The EU Better Regulation project is a partnership between the OECD and the European Commission. It draws on the initiatives for Better Regulation promoted by both organisations over the last few years.
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The main goal of the Strategy is to strengthen OECD’s contributions to “higher and more inclusive growth in the widest array of countries”, making full use of the OECD evidence-based approaches to improve policy making and economic reform for developing and developed countries.
This report provides, for the Flemish community of Belgium, an independent analysis of major issues facing the educational evaluation and assessment framework, current policy initiatives, and possible future approaches.
This book draws on work on green innovation across several parts of the OECD to show how it can drive sustainable growth and job creation. It explores policy actions for the deployment of new technologies and innovations as they emerge.
These country notes contain over 50 indicators which compare the political and institutional frameworks of national governments as well as revenues and expenditures, employment, and compensation. They include a description of government policies on integrity, e-government and open government.
The International Energy Agency's comprehensive 2010 review of Belgium's energy policies and programmes. It finds that
Belgium is making commendable progress towards a clean and sustainable energy future. Energy intensity has recently declined, as have greenhouse gas emissions. Measures have been implemented to promote energy efficiency. Public funding for energy R&D has risen substantially. Energy security measures have been reinforced for different fuels, and an integrated emergency response policy is under development. Market reforms are advancing in both the electricity and gas sectors. Belgian energy policies are playing an increasingly important role in ensuring energy security not only in the country but also in northwest Europe. The country’s strategic location makes it an important transit hub for natural gas, oil and electricity.
Nevertheless, challenges remain. A comprehensive, national strategy is needed to stimulate investment and adequately address energy security and climate change concerns. The Belgian position on the phase out of nuclear power should be reconsidered. The government should also try, through increased market transparency and streamlined planning procedures, to ensure that investment in new generation capacity is an attractive option for new players as well as incumbents. The overlapping responsibilities of the federal and regional governments reduce the cost-effectiveness of policies.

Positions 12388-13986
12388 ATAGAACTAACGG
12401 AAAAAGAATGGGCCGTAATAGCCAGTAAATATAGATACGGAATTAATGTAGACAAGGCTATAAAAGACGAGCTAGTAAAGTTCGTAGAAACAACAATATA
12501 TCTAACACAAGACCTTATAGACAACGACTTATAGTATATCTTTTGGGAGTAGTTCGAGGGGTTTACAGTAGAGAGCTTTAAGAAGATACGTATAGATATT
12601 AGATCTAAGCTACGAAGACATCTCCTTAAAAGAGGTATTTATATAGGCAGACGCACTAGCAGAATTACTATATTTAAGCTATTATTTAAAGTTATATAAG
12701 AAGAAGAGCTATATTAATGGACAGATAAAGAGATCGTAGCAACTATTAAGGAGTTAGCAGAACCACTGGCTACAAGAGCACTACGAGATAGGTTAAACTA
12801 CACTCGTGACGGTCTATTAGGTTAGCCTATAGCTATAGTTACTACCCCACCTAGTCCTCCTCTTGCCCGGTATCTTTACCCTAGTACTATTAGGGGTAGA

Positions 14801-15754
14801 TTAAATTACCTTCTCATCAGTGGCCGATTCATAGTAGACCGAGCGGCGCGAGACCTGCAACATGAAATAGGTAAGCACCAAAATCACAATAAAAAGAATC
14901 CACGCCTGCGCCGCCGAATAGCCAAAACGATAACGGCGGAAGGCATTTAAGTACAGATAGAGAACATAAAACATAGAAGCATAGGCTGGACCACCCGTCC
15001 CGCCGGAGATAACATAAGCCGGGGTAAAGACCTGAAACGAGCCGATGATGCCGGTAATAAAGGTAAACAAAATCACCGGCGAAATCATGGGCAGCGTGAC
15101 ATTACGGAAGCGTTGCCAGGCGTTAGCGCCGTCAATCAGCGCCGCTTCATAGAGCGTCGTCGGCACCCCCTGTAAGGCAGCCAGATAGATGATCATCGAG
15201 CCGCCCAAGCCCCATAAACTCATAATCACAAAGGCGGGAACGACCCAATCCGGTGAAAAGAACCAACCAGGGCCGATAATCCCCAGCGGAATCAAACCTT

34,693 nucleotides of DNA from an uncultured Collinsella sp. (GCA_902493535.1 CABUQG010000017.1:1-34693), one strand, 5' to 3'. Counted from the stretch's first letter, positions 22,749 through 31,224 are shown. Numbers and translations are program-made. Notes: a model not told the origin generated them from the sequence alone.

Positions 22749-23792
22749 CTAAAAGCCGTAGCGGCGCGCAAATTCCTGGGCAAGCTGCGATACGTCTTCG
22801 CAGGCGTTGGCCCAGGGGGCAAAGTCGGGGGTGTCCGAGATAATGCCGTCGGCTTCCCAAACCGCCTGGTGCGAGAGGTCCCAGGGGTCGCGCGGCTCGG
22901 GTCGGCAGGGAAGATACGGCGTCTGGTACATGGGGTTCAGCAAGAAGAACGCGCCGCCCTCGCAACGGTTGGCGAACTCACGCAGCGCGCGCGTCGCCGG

This review analyses the energy challenges facing Belgium and provides critiques and recommendations for further policy improvements. It is intended to serve as a guide as the country continues on its way towards a more sustainable energy future.
Available at: http://www.iea.org/publications/free_new_Desc.asp?PUBS_ID=2353
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This review of vocational education and training (VET) in Belgium (Flanders) is part of “Learning for Jobs”, the OECD policy study of VET, a programme of analytical work and individual country reviews designed to help countries make their VET systems more responsive to
Belgium spent USD 2.6 billion on official development assistance (ODA) in 2009, which amounted to 0.55% of its gross national income (GNI).
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This note is taken from Chapter 3 of Economic Policy Reforms: Going for Growth 2010.
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The Belgian government delegates some of its tasks to semi-public bodies in what is known as functional devolution. There are 15 public social security institutions in the sectors of employment and unemployment, pensions, family allowances, health and disability insurance.